I hope you liked my previous articles within the series about the “Red Rebels” about Bianca Tosoni-Pittoni, Hugo Eberlein and others. I would like to say today a few words about Alexandra Kollontai. As with the previous heros, I came across her, while writing my book, a biography of Angelica Balabanoff, due to be published by McFarland Publishers in September, The Strange Comrade Balabanoff: The Life of a Communist Rebel. Due to the lack of space I was unable to write about her in the book. Angelica and Alexandra have always been good friends. They have met in the early 1900s. They kept in touch for the rest of their lives and remained good friends even after Angelica left Russia in 1921 disagreeing with Lenin’s politics of the Red Terror and becoming a persona non-grata and dangerous friend particularly for such a high-ranking apparatchik as Alexandra.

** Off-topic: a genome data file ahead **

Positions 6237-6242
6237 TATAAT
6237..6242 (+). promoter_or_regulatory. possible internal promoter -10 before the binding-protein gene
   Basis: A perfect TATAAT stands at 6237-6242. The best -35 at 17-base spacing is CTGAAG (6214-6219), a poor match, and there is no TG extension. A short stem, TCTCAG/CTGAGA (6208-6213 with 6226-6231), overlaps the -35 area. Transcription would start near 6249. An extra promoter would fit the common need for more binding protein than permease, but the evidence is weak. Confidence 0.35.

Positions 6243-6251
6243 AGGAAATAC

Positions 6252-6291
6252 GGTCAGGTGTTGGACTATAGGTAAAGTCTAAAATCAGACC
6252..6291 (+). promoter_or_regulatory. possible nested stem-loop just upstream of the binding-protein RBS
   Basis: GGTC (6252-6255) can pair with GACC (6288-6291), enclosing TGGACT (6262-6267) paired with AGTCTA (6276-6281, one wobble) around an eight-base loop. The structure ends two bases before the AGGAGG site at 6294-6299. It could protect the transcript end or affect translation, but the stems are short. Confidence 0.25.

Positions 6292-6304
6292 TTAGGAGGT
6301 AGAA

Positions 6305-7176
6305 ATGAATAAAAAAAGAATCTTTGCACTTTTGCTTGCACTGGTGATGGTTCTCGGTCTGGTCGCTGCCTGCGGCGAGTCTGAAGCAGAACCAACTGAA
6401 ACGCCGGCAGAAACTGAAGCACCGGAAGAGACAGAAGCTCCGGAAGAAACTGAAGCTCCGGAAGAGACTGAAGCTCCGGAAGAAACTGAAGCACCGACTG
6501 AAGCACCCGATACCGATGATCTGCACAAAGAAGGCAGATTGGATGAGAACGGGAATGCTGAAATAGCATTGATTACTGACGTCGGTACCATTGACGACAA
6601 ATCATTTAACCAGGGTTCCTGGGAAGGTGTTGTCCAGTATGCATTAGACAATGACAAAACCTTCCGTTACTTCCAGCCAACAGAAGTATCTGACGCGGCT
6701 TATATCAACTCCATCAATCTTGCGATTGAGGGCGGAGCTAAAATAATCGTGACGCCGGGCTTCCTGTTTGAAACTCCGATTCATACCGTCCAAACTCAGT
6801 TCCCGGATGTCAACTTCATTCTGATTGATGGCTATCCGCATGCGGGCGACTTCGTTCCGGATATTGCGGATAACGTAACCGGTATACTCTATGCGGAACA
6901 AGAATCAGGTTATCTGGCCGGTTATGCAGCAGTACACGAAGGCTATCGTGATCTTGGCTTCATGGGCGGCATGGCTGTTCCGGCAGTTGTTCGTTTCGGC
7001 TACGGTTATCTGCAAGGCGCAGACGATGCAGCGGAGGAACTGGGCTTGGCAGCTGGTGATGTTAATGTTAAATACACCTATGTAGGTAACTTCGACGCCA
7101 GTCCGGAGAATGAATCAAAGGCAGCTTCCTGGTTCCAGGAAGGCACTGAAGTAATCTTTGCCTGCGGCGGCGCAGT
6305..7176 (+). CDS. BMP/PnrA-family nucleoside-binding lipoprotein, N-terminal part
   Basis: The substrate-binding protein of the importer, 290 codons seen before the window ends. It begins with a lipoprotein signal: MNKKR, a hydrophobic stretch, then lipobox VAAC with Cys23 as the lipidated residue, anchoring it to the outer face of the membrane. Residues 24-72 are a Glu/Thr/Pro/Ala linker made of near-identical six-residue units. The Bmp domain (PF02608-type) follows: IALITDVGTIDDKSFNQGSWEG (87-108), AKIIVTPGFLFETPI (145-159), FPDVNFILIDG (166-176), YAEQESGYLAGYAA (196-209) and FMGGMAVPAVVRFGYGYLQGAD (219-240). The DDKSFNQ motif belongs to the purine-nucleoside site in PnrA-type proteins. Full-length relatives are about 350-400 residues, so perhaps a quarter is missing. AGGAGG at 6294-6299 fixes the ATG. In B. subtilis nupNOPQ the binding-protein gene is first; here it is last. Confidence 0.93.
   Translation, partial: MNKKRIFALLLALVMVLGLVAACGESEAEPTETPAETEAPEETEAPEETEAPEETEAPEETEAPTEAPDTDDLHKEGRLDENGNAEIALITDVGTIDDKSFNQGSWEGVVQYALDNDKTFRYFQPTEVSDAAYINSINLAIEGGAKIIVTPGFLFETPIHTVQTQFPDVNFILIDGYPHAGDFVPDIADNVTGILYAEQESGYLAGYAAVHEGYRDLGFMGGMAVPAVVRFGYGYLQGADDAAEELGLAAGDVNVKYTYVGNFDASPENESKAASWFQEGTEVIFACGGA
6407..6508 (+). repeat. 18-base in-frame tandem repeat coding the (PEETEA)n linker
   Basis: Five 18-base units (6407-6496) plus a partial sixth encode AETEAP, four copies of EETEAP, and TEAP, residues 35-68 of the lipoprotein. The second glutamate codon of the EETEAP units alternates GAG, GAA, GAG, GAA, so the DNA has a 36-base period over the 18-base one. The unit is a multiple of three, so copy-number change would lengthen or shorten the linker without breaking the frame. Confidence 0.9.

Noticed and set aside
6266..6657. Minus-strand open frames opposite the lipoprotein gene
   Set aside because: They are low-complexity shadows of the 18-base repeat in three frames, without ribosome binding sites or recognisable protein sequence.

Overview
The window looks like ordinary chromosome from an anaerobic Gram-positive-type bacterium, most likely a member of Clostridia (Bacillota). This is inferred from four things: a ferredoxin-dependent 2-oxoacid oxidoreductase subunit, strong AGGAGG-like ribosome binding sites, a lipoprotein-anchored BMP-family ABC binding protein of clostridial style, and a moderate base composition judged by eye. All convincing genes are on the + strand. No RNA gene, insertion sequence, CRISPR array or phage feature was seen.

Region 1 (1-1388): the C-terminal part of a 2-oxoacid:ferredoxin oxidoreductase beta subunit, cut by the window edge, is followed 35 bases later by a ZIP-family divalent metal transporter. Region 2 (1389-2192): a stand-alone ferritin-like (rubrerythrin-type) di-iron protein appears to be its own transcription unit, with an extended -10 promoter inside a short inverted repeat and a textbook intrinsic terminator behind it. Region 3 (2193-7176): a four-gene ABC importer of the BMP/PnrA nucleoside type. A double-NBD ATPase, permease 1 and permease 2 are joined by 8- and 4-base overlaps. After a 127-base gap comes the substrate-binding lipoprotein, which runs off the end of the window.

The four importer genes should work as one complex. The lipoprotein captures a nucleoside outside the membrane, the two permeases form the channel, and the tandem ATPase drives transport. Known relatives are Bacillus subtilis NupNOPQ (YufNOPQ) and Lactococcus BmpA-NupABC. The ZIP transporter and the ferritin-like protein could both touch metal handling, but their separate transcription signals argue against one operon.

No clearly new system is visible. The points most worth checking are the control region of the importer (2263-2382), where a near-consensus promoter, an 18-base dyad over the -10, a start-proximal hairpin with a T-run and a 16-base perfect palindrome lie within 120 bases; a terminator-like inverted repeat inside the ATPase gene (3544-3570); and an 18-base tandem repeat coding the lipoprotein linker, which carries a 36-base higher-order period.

Compared to many other “Red rebels” the name of the beautiful and liberated Alexandra is well-known. For a woman of her time, Alexandra (born in 1872 in St Petersburg) had a remarkable fate. Known for liberated views on sex and marriage, she divorced her husband; went to study political economics at the University of Zurich (one of the few universities in Europe which accepted women at the end of the 19th century), married for the second time to a man much younger than herself; a few men tried to commit suicide because of her; she was among a few high-ranked Soviet apparatchiks who have never been arrested and survived the GULAG Purges started by Stalin in 1937. The only woman to hold high-ranking posts in the all-macho Soviet government she has been appointed the Soviet Ambassador to Norway, becoming the First woman Ambassador in the World (she died in Moscow in 1952). Of course it is a very brief introduction to the life of Alexandra. Alexandra’s impressive fate shows that no matter when or where you life, if you have courage and faith, you can acheive what you want in life and change the world for the better.